Joseph L. Hazelton, Associate Editor
Photo courtesy of Hansen Transmissions
"An industrial business with a very important growth potential for the next decade." That’s the wind energy industry as described by Ivan Brems of gear manufacturer Hansen Transmissions International nv.
Brems, vice president-corporate marketing and business development, should know. Hansen Transmissions is much involved in the business of turning wind power into electricity. Headquartered in Antwerp, Belgium, the company has a new factory that only manufactures gearboxes for utility-scale wind turbines.
Such turbines generate 1-3 megawatts of electricity. Each with a combination of planetary and helical gears, they can be found around the world in wind farms--collections of massive towers whose rotating blades generate electricity.
Though decades old, the wind energy industry still has growth potential in its main markets: Europe, North America and Asia.
Europe: Established, But Still Growing
Europe is the most developed wind energy market and has the highest demand, according to figures from the Global Wind Energy Council (GWEC). Europe had 40,900 megawatts of installed capacity at the end of ’05. The next largest market, North America, had 9,800. Also, the European market installed no less than 5,000 megawatts of wind power each year in ’03, ’04 and ’05.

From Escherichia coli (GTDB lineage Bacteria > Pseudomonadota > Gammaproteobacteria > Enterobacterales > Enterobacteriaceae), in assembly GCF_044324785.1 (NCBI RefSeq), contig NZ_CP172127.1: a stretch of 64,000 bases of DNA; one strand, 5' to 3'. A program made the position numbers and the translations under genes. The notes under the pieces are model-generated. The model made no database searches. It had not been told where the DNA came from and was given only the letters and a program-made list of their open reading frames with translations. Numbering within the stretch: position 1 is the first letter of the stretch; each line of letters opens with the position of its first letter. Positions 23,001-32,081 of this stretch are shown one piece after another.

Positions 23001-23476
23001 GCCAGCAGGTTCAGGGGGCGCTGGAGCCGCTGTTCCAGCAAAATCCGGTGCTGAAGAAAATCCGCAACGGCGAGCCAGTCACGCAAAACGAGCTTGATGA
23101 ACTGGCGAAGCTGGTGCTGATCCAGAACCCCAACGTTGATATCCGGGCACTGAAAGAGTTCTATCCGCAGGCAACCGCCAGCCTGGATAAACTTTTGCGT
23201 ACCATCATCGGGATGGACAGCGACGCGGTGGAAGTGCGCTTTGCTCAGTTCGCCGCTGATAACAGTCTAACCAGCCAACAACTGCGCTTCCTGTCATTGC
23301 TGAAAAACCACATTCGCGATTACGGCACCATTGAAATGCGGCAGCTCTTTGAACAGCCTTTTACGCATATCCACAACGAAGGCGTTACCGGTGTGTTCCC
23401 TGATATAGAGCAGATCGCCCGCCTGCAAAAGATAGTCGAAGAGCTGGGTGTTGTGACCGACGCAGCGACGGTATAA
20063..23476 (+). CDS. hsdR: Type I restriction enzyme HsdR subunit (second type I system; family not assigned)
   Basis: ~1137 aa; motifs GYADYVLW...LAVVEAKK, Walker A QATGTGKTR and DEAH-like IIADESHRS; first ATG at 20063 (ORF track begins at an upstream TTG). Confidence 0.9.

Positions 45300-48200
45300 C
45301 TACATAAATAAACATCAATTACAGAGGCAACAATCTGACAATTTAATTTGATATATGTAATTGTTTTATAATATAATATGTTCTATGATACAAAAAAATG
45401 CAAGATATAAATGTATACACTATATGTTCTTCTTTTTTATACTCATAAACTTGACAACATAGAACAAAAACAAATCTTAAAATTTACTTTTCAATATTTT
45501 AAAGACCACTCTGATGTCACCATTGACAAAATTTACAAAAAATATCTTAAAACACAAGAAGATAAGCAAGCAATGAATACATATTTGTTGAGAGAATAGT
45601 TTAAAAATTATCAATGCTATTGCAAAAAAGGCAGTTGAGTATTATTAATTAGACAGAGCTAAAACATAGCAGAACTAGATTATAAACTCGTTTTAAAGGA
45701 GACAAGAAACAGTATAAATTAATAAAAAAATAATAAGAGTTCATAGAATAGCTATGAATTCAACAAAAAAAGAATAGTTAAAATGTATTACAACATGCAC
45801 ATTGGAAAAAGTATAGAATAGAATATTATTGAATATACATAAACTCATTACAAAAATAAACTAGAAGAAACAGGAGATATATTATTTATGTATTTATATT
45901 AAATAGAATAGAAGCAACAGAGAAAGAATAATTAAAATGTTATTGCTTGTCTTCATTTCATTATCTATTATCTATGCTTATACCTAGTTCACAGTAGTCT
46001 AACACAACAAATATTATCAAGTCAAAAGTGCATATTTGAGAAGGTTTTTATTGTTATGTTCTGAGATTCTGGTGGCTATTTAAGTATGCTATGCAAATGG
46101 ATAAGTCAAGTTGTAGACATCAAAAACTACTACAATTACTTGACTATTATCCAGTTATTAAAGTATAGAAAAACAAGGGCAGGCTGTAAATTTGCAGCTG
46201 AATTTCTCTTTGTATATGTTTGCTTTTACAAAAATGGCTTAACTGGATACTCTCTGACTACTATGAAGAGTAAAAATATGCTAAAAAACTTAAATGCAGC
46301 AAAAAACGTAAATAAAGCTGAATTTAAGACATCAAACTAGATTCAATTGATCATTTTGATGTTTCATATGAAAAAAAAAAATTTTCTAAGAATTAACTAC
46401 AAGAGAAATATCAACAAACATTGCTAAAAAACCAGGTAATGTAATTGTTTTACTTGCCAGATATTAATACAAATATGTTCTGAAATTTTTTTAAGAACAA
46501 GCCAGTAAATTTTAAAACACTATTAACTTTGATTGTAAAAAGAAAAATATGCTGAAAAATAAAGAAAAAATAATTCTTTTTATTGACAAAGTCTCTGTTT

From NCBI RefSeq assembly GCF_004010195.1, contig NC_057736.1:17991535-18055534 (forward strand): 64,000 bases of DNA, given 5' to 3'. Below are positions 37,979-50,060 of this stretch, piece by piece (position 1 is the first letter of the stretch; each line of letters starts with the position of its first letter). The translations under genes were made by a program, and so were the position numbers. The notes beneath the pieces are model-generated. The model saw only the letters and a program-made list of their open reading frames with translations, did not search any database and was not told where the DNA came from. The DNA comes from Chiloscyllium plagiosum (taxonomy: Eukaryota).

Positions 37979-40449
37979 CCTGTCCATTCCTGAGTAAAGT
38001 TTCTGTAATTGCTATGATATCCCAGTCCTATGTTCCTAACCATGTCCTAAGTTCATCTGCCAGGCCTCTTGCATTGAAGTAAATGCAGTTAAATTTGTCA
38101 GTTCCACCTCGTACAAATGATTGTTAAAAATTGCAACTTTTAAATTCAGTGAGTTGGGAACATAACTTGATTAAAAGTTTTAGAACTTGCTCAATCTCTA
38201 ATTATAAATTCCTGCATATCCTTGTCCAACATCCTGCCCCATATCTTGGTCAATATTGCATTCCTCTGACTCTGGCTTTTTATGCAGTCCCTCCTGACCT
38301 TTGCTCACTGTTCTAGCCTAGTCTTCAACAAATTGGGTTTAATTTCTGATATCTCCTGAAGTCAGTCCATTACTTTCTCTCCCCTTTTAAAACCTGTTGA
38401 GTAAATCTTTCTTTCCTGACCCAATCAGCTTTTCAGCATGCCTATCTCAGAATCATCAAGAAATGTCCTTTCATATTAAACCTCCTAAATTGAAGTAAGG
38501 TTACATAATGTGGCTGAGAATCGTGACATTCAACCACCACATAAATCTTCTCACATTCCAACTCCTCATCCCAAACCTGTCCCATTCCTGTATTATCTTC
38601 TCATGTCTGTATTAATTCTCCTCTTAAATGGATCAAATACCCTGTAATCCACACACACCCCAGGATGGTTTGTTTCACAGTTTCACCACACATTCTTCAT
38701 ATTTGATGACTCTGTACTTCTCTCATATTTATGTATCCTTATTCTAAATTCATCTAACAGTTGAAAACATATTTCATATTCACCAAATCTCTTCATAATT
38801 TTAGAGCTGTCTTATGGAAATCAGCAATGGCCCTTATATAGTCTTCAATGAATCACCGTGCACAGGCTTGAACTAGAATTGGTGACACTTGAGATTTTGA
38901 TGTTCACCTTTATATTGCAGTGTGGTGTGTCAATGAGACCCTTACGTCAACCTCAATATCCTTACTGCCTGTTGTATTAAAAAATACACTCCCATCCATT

Portugal, Italy, the United Kingdom and France were among the 10 fastest growing countries in ’05, with each installing at least 350 megawatts of new capacity.
North America:Vast Potential
For U.S. gear manufacturers, the fastest growing market for wind turbine gears is their own. America installed more megawatts than any other country during ’05: 2,400. The next largest amount of new capacity was 1,800, installed by Germany.
However, the North American market has been volatile, based on GWEC numbers. In terms of new capacity, Canada and the U.S. installed 1,700 megawatts in ’03, about 500 in ’04, then more than 2,500 in ’05.
Brems says the U.S. will remain one of the largest wind energy markets during the next 10 years, possibly installing as much as 40,000 megawatts of wind turbine capacity.
Also, Canada appears to be an emerging market, installing 120 and 230 megawatts of new capacity in ’04 and '05, respectively.
"The Canadian market is really breaking out now," Brems says. "Over the next 10 years, I believe they’ll have a growth potential of generating 6,000-10,000 megawatts of wind power generation."
Asia: Vast Potential Too